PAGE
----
I just learned how to do free motion work so am finally ready and have the time to do threadpainting.  I just need to go out and purchase some of the sheer fabrics, any suggestions on what to buy?  I was thinking small amounts of a large variety.  I have not used man made fabrics much so would appreciate any suggestions as I am more familiar with the naturals.   On the top of my list is the cheesecloth which I love to play with and will be practicing with some form of dyes and fabric painting too.  I do have netting in a variety of colors.

      I love fairies and nature.  This is my alltime favorite book in my collection!  Also love Kayla Kennington's work, Quilting Arts Magazine, and Bonnie Lynn McCaffery's digibobbe and facepainting techniques! 

      Would love to see photos of your work and would appreciate any tips you might like to pass along! 

       Mary

  4. lilyrose | | #11

    The question about what kind of machine for a quilter has no answer really.  You might look for a quilt show someplace near you, every one participating will have a different machine that is her/his favorite. Or ask your question at a quilt guild/group. I sew on a portable singer from around 1955, I sew on an OLD featherweight from Singer too (back in the good old days). I also have a Bernina 1630. I have quilted by machine on all of them. I also have a treadle, and discovered there are actually groups that like those too-search around.  I did try a new Bernina recently (hands on, pretending I had $$ in my pocket. It does have "cruise control". It is part of the unit as opposed to being an attachment (darn) The machine does a bazillion things it would be hard to try them all, BUT the cruise button, when turned on, controls exactly how the machine will stitch (length) and speed- no matter how hard you push the peddle, it stays within the pre set request.  I pouted as I left the store because it cost $5000+.  Have fun~

  5. gingerbear | | #14

    I thought I'd give everyone an update since I've had some time to research and try a few machines. Bernina 440QE is tops on the list because of its Bernina Stitch Regulator (what a lot of you call "cruise control"), BUT I have since found out this technology will soon be available to many other machine manufacturers as well... go to http://www.accustitcher.com for more information. I haven't tried this gadget, but the idea is the same, I don't know yet whether it works as well as Bernina's stitch regulator... but for the price, I hope some of you will buy it and try it on your own machines and let us know how you like it.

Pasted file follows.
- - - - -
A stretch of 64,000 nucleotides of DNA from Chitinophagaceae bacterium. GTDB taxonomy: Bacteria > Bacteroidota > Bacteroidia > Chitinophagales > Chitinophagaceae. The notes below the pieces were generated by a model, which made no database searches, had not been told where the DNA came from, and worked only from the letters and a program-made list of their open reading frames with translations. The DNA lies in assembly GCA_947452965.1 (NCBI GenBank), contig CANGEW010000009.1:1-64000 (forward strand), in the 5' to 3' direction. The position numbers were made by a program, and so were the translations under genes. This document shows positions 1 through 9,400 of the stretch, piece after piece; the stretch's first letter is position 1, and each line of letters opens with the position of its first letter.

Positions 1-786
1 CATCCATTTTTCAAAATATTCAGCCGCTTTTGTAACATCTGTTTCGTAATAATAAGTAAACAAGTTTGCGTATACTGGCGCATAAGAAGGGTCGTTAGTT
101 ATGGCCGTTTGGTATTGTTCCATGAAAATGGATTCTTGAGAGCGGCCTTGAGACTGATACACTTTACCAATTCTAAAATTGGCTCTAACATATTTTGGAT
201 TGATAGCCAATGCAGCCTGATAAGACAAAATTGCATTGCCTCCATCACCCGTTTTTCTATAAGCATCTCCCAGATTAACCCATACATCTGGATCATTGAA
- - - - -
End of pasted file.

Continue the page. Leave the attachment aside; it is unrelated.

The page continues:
The Pfaff 2056 would be a favorite, I LOVE the decorative stitches, but my dealer is not very supportive and offers limited help. She's not offering a realistic price either, so I gave up on Pfaff.

    I haven't tried the Husqvarna Viking Quilt Designer II but hope to give it a try soon.

    I'm still strongly considering the Janome 6600P, although I'm worried about the lack of a free arm. I sew small doll and teddy bear things as well as quilt, so I want the power to get through the mohair fabrics as well as the gentleness needed for batiste. I have to give this machine a more thorough run-through before I make my decision.

    If I need to cheapen down, I'll probably go with the Janome Jem top of the line. It's a tiny machine with an amazing array of bells and whistles for the price. It's a small machine, I figure I could use this one until I can buy the fabulous, very expensive machine, and the Jem would then become my travel/class machine, and be used by my daughter, too. It'll at least get me away from the misery that has become synonymous with my yucky White machine. <sigh>

     

    Ginnie